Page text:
Lost Souls
  • Lost Souls
  • Lost Souls

Lost Souls

4.4 107
by Poppy Z. Brite

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In Missing Mile, North Carolina, in search of supple young flesh and thirsting for blood, three beautiful vampires—Molochai, Twig, and Zillah—follow vampires Nothing and Ann on a mad, illicit road trip south to New Orleans.See more details below


In Missing Mile, North Carolina, in search of supple young flesh and thirsting for blood, three beautiful vampires—Molochai, Twig, and Zillah—follow vampires Nothing and Ann on a mad, illicit road trip south to New Orleans.

Editorial Reviews

Publishers Weekly - Publisher's Weekly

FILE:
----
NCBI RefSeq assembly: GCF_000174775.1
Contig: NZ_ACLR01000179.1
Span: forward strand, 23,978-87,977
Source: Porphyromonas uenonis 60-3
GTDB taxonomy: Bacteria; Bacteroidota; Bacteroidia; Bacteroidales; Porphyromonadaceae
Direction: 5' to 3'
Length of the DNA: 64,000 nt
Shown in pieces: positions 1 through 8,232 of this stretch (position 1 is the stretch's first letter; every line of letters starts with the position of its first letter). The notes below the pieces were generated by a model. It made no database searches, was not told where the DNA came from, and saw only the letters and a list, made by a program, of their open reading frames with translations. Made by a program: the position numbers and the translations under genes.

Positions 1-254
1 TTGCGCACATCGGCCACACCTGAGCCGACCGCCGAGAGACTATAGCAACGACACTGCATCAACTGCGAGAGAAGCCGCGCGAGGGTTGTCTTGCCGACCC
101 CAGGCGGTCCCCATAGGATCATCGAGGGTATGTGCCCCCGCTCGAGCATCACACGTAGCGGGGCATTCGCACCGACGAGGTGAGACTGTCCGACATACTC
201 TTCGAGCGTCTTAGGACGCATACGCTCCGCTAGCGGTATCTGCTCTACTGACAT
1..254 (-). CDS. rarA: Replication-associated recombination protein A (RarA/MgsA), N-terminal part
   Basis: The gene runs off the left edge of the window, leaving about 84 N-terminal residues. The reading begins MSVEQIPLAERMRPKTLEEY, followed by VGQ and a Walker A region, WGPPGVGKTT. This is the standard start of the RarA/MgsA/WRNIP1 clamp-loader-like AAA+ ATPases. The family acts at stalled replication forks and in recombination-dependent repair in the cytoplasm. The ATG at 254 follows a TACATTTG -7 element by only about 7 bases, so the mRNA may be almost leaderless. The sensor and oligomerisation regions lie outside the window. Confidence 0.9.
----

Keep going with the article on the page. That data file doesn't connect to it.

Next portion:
Launching the Abyss imprint for Delacorte, this stylishly written, daringly provocative first novel plays on the appeal of vampires as romantic antiheroes. Three bloodsuckers who might pass for rock stars roll into New Orleans for Mardi Gras and then disappear again, but only after their handsome leader, Zillah, has impregnated an adolescent girl. Fifteen years later, their offspring, who calls himself Nothing, is living with adoptive parents in the suburbs and wondering, like many other teenagers, why he feels so different. In this case the answer is that he's really a vampire, a fact he discovers when he runs away from home and meets up with none other than Zillah, accompanied by sidekicks Molochai and Twig. Together they seek out Nothing's favorite band, Lost Souls, for an explosive meeting that leads to a bloody, somewhat overdone climax back in New Orleans. Brite creates a convincing, evocative atmosphere in which youthful alienation meets gothic horror, but her prose sometimes turns purplish (for example, both sperm and the liqueur Chartreuse are likened to altars). More regrettably, the story lacks a moral center: neither terrifyingly malevolent supernatural creatures nor (like Anne Rice's protagonists) tortured souls torn between good and evil, these vampires simply add blood-drinking to the amoral panoply of drug abuse, problem drinking and empty sex practiced by their human counterparts. Rather than horror, Lost Souls prompts disgust mixed with morbid titillation, but it will surely be devoured by genre aficionados. BOMC featured alternate. (Nov.)